Origin and History
The regiment was raised on July 12 1667 by the Comte de Jonsac. In 1685, it ceased to be a gentleman regiment and took the name of the Province of Beauvoisis.
During the War of the Polish Succession, the regiment initially served on the Rhine and the Moselle in 1734. In 1736, it was at Aire.
During the War of the Austrian Succession, the regiment served on the Rhine in 1741. In 1742, it took part to the Bohemian campaign. In 1743, the regiment was at Braunau. In 1744 and 1745, it served in Flanders. In 1746, it was stationed in Dunkerque. In 1747 and 1748, it once more took part to the campaigns in Flanders.
The regiment counted two battalions.
During the Seven Years' War, the regiment ranked 41st and was under the command of:
- since May 26 1745: Marquis de Lugeac
- from February 10 1759 to 1780: Chevalier de Clugny
Service during the War
In 1756, the regiment was at the camp of La Hougue.
In 1757, the regiment was sent to Germany where it contributed to the submission of the Prussian towns of Westphalia. Somewhere between August 23 and September 6, it joined the Army of Saxony, led by the Prince de Soubise, in the area of Erfurt and Eisenach. On September 27, it was brigaded with Royal Barrois Infanterie and Royal Lorraine Infanterie under M. de Rivray in the first line of the left wing of the Franco-Imperial Army. On November 5, the regiment took part to the disastrous battle of Rossbach where it was brigaded with Rohan Montbazon Infanterie in the Reserve under Broglie. At the end of the year, it took its winter quarters in Hanau in Hessen.
At the end of January 1758, the regiment was assigned to the army that Louis XV planned to send to Bohemia for joint operations with the Austrian Army. However, when the Allies launched their surprise offensive, the regiment retreated towards Düsseldorf and Deutz with the bulk of Broglie's army. It passed the Rhine on April 3 and 4. By July, it had joined Soubise's army assembling near Friedberg in Hesse. In the first days of June, as a French army prepared for an offensive in Hesse, the regiment was part of a detachment under the command of Broglie who followed up Ysenburg during his retreat. On July 23, the regiment took part to the combat of Sandershausen where it was placed in the first line of the left wing. It took the brunt of the Hessian assault and suffered very heavy casualties. On October 10, it was present at the battle of Lutterberg where it was placed at the extreme left of the first line. It was not involved into any serious fighting during this battle.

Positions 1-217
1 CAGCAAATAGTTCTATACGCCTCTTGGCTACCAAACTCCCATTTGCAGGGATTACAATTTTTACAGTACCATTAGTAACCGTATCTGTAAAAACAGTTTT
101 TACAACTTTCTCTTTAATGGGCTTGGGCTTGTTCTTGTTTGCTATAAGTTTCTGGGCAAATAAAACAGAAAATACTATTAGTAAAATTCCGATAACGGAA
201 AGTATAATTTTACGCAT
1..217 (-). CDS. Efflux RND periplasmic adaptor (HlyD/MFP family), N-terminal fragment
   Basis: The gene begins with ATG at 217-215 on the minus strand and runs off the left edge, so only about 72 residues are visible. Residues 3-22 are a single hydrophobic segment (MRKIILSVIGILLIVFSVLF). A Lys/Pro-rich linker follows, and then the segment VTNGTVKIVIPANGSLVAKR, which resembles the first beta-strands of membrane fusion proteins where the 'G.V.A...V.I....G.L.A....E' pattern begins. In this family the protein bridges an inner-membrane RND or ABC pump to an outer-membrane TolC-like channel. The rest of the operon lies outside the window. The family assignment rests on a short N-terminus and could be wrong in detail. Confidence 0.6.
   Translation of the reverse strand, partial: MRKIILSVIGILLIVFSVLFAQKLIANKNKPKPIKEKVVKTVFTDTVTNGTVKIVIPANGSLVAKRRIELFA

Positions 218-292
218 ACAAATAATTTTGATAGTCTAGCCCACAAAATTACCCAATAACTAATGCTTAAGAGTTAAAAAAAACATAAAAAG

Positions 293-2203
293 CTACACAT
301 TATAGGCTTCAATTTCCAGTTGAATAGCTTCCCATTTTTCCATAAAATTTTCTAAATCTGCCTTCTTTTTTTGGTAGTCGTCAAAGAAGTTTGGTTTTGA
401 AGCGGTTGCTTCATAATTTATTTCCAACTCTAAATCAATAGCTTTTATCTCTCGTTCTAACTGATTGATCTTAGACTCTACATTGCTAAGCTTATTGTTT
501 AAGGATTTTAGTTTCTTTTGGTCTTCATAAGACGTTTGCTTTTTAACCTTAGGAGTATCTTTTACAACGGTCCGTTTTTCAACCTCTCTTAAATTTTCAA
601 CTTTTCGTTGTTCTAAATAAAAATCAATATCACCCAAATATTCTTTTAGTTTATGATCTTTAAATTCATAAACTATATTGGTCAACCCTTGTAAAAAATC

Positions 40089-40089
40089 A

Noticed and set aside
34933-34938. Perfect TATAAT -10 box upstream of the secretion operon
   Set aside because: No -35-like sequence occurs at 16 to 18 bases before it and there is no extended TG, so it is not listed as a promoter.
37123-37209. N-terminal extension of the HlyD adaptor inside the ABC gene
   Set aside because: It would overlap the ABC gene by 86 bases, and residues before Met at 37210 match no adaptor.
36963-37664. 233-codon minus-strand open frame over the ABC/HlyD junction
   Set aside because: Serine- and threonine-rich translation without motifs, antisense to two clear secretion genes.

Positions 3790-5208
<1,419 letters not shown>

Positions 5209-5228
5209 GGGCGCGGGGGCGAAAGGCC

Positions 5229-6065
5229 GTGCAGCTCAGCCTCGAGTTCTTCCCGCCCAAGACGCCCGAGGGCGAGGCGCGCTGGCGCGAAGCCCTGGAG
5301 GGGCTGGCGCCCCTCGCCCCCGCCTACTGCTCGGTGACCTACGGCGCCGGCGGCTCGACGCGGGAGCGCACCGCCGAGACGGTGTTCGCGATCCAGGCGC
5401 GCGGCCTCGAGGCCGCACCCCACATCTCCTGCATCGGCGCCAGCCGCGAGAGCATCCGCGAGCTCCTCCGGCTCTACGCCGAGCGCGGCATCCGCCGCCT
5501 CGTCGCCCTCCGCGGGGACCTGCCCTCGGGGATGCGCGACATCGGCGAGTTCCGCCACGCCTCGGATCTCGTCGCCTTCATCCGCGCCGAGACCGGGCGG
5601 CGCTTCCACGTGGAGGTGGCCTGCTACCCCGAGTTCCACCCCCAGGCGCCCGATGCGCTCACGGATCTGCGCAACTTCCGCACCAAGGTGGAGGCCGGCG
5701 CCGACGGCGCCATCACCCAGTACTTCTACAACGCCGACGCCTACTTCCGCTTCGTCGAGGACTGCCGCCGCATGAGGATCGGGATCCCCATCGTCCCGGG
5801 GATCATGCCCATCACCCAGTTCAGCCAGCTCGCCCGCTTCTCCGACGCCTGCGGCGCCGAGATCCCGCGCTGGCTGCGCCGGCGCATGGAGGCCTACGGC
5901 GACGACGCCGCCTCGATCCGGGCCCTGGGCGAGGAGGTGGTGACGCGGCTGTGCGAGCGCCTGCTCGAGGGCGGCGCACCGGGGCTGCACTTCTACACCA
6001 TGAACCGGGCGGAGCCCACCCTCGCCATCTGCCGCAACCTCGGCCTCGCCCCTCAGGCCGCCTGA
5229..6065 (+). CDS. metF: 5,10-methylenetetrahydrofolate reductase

On Tuesday January 2 1759, at about 5:00 AM, Nassau Prince Louis Infanterie presented itself before the Sachsenhausen Gate of Frankfurt and was admitted as previously agreed. As soon as it had entered the town, the regiment ordered the town-guard to deposit arms and to admit 5 other regiments (Beauvoisis (2 bns), Rohan Montbazon (2 bns), Rohan Rochefort (2 bns), Bentheim (2 bns) and Royal Deux-Ponts (4 bns)). These regiments then seized the artillery on the walls and all the other gates, easily capturing the city of Frankfurt. This very important town remained under French control for the last four years of the war. On April 13, the regiment took part in the battle of Bergen where it formed part of the third line of the right wing under the command of Prince Camille de Lorraine. The regiment was deployed in column behind the village of Bergen. Broglie ordered it to counter-attack the Allies who were making progress against Bergen. The regiment charged at the point of the bayonet and drove back the Allied attack. After this battle, it returned to France and was sent on the coasts of Bretagne where it was stationed until the end of the war.
To do: more details on the campaigns from 1760 to 1762
Armaments consisted of a musket and a bayonet. Fusiliers carried a sword (brass hilt) while the grenadiers had a sabre.
The drummers of the regiment wore the Royal Livery: blue coat lined red; red cuffs, waistcoat and breeches; laced with the braid of the small Royal Livery.
The colonel flag was white with a white cross. Ordonnance flags had red and aurore (light orange) opposed cantons and a white cross. The ordonnance flags remained unchanged from 1685 to 1791.
Anon.; Manuscript Troupes du Roi, Infanterie française et étrangère, année 1757, tome I"; Musée de l'Armée, Paris
Evrard P.; Praetiriti Fides
Funcken, Liliane and Fred, Les uniformes de la guerre en dentelle
Menguy, Patrice; Les Sujets du Bien Aimé
Mouillard, Lucien; Les Régiments sous Louis XV, Paris 1882
Pajol, Charles P. V., Les Guerres sous Louis XV, vol. VII, Paris, 1891
Rogge, Christian; The French & Allied Armies in Germany during the Seven Years War, Frankfurt, 2006
Taccoli, Alfonso; Teatro Militare dell' Europa, Part 1, vol. 2; Madrid, March 1760
Vial J. L.; Nec Pluribus Impar
N.B.: the section Service during the War is mostly derived from our articles depicting the various campaigns, battles and sieges.